• The appliances automatically handled their tasks (using smart devices)
    • i.e., switching on the lighting when the light intensity in a room is low
    • What are the problems?
  • Security and remote home healthcare services
review of sat s paper
Review of Sat’s Paper
  • Introduction
    • What is pervasive computing and how it began?
    • “The most profound technologies are those that disappear. They weave themselves into the fabric of everyday life until they are indistinguishable from it.”
    • Environment: computing and communication capability that integrated into our life
  • Related Fields (PC Vs. DS and MC)
    • DS and MC: concentrate on processes, organization and connections
    • DS: connectivity, fault tolerance, availability, security and cooperation
    • MC: energy, adaptability, local sensitivity
    • PC: smart spaces, invisibility, localized scalability, masking uneven conditioning
review of sat s paper56
Review of Sat’s Paper
  • Example Scenarios
    • Note the application functions, and the proactive and smart features
  • Drilling Down (Design and Implementation problems)
    • Connection problems for devices with various capability and operation environment (Example Fig. 2)
    • How can the system be smart? Tracking users’ intents and pre-defined user profiles
  • Conclusions
summary
Summary
  • Pervasive computing, a new area in computer science, integrating various areas and disciplines
  • Pervasive computing emphasizes metaphors of life, interaction with other people, invisibility, and is leading to new discoveries in computer science to improve our daily living
  • “Using a computer should be as refreshing as taking a walk in the woods.”
  • Advances in device technologies improve our living in responding to the changing environment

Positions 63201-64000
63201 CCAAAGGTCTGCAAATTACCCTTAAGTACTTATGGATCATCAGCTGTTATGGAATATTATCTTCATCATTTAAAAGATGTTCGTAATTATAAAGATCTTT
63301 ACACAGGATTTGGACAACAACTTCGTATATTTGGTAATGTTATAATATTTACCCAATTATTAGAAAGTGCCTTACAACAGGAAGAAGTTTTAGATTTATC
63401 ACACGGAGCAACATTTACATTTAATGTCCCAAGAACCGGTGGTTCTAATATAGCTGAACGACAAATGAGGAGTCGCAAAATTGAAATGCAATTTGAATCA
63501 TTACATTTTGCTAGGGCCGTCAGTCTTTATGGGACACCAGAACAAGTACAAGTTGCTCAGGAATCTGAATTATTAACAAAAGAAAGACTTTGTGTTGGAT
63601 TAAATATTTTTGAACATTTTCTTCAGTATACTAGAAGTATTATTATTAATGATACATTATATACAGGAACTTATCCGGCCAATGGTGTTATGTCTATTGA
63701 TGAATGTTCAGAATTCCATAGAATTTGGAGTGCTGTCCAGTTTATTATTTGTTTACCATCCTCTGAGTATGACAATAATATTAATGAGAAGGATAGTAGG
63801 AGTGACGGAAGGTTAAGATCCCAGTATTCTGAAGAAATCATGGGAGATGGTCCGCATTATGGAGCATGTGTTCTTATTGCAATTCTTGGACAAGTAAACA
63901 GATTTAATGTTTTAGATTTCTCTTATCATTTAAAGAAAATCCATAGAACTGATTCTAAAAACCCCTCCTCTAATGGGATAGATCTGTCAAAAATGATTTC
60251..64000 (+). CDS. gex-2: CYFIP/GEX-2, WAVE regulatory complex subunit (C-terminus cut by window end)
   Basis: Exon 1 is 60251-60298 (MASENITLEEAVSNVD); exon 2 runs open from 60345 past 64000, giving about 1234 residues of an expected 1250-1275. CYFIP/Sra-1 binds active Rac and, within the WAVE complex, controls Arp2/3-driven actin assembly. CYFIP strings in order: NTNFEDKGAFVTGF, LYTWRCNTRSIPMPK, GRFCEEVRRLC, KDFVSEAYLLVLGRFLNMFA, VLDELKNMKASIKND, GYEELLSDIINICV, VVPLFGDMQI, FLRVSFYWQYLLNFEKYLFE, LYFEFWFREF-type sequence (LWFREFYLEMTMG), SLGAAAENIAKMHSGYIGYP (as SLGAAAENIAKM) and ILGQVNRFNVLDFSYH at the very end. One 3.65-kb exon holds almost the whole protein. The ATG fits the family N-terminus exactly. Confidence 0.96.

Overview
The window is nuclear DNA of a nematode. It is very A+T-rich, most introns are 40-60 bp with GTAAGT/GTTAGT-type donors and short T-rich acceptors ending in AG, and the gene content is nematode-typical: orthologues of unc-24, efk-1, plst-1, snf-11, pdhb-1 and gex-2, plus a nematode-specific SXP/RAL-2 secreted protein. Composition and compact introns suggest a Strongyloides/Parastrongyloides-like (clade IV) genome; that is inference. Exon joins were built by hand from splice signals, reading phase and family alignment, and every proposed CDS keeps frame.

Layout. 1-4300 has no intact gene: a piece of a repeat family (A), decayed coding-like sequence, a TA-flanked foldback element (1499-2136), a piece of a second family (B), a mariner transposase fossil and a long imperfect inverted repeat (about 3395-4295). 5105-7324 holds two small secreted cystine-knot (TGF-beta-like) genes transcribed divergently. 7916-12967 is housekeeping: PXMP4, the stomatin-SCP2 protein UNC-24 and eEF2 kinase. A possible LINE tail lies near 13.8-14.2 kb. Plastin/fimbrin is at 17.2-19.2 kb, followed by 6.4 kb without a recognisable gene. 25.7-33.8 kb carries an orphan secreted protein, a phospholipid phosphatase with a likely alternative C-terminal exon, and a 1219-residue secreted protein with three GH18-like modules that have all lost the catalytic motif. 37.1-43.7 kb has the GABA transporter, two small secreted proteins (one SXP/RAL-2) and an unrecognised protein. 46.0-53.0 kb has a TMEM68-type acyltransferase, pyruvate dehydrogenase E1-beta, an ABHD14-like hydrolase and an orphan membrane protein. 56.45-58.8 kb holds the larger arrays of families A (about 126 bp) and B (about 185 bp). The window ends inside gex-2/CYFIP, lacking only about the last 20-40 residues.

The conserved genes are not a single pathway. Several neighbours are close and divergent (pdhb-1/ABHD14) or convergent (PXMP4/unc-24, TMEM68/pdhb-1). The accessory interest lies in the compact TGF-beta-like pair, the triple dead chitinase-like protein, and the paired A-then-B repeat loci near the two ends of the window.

• Pervasive computing system like our personal assistants and we interact with them in a natural way to deal with the events in our daily living
  • Computer applications change our living and pervasive computing changes computer applications and systems
one more bad sides of pervasive computing
One More… Bad Sides of Pervasive Computing
  • Any social problems resulting from the development of pervasive computing systems?
  • Can I be NOT connected?
  • Human needs? Interaction with people? Privacy and security?
  • What will the next step after the next step???
references
References
  • Assigned reading
    • M. Satyanarayanan, “Pervasive Computing Vision and Challenges” IEEE Personal Communications, Aug 2001
    • I will discuss with you about the paper in next lecture
  • “The Aware Home: A living laboratory for ubiquitous computing research"; http://www.awarehome.gatech.edu/publications/cobuild99_final.PDF
  • Oxygen Project: oxygen.lcs.mit.edu/Overview.html
assignment one 4 marks cs4289 cs5289 students
Assignment One (4 marks)CS4289 & CS5289 Students
  • Use your own words (about 1000-1500 words) to explain what is pervasive computing to your classmates who did not take this course. (3-4 pages)
  • Note: You are encouraged to use the terminologies and keywords introduced in the lectures to explain the important concepts in pervasive computing. Organization is an important concern in marking. You may start with a discussion on the main concepts, and then use an example to illustrate them. Finally, you may need a conclusion and the discussion of the future of the technology. You may add references in your discussion but remember to put the reference numbers right after the sentences that refer to them and put the details of the references at the end of your report.
  • Remember to use your own words and figures in your report (Copying ANY materials from the web into your report without references will receive ZERO mark)
    • How to make a reference? You may see Satyanarayanan’s paper
  • Put the following declaration state on the first page of your report
  • “I declare that the materials presented in this assignment is original except explicitly acknowledged.”
  • Due on 1 Feb (put the hardcopy into my mailbox in front of CS general office)